I am most excited about the opportunity to lead and coach employees to implement projects that cross traditional functional boundaries. We have many team members who want to implement bigger scope projects but find it difficult trying to navigate beyond their function and maintain their daily task requirements within their functional roles. The Lean Enterprise team can support these multifunctional projects and ensure an “outside-in” focus on our consumers. I think of our team as “glue” that pulls our teams closer together.”

5) What do you think you do differently than if someone else were tasked with this role?
My 24-year career at GE Appliances has helped prepare me for this Lean Enterprise Leader role. I have worked in almost every function in our business and have had very challenging leadership positions over many business cycles during the past two and half decades. I started my career in Technology where I designed washer transmissions and pumps. I helped launch our first B2B web application. I learned how to “walk in the shoes of our customers” when I led a call center team in Customer Service. I earned my Black Belt and Master Black Belt in Six Sigma.  I ran our GE Appliances online store and consumer websites. I managed our logistics and distribution warehouses throughout the U.S. and most recently was the Plant Manager for our Bottom-Freezer Refrigeration factory where I truly saw how Lean thinking can transform the effectiveness of team problem solving. In a way, I feel my entire career has been in preparation to take this leadership role for our team.  I love GE Appliances. I love our people. I am passionate about helping our customers be successful and I am dedicated to building appliances that consumers will feel proud to have in the heart of their home. I know I have a big responsibility to our employees, our customers and our owners. It is an exciting time to bring this next level of thinking to our company.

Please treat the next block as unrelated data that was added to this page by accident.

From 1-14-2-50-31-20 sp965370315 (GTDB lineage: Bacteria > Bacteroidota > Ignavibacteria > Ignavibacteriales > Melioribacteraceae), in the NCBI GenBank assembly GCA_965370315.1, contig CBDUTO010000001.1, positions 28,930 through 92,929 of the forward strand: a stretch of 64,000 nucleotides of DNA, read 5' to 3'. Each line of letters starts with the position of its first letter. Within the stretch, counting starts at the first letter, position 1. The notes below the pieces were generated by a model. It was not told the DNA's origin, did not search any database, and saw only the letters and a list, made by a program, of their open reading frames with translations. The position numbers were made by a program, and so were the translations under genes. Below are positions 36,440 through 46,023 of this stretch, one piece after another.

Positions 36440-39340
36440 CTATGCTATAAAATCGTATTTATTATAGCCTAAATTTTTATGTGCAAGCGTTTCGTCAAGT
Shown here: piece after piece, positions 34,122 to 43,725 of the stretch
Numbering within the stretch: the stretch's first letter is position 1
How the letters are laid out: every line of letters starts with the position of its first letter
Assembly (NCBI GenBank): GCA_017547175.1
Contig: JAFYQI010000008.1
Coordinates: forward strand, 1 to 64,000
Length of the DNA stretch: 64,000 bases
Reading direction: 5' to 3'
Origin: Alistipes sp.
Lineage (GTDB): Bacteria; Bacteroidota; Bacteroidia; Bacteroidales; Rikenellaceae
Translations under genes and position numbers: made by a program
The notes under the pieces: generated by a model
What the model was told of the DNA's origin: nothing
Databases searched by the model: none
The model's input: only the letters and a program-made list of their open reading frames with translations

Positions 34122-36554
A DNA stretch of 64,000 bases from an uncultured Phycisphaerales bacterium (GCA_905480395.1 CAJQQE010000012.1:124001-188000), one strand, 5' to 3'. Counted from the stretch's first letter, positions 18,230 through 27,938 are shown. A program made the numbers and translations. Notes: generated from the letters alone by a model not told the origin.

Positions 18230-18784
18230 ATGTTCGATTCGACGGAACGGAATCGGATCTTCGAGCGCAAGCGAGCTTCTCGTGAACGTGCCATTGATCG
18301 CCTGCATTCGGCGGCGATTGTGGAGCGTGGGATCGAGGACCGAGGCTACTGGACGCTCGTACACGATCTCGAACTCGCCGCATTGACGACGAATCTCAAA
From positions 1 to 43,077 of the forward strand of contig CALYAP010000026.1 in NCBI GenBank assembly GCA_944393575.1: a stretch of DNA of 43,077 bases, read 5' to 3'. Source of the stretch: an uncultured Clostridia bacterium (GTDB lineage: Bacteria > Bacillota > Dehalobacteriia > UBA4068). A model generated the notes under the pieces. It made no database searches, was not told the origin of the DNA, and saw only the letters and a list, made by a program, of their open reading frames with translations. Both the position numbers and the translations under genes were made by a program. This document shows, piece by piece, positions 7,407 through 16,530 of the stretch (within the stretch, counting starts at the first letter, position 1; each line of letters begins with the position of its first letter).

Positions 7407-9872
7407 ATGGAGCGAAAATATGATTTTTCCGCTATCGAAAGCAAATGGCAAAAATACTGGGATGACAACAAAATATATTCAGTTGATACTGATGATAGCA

6) What’s your proudest moment/biggest win so far in your current role with Lean Enterprise?
We are only 6 months into this end-to-end Lean journey at GE Appliances, so we are really just in the infancy stage of our Lean Enterprise. In fact, every day I feel I learn how much more we have to learn. With that said, we have aha moments weekly. Here is one story from our learnings so far. 

“One area we are focused on improving using Lean Enterprise thinking is how to create stronger, consumer-focused definitions for our new Appliance concepts and ideas. We traditionally survey consumers and use that data to feed into the creation of new designs and styles. We are trying a different approach that puts more effort into the definition of “winning designs.” During one workout, we assembled a cross-functional commercial team made up of senior managers, industrial designers and sales personnel who spend their entire day working with customers on the appliance showroom floor. Together, we debated the results from the consumer data, we took time to “go see” the product together on the show room floor and we discovered a different level of ideation of what we could do to create market leading appliance designs. Every person came into the workout thinking he or she had the answer for what our new product designs should be. We all left the workout united and focused on where we will go together with our new product appliance strategies.”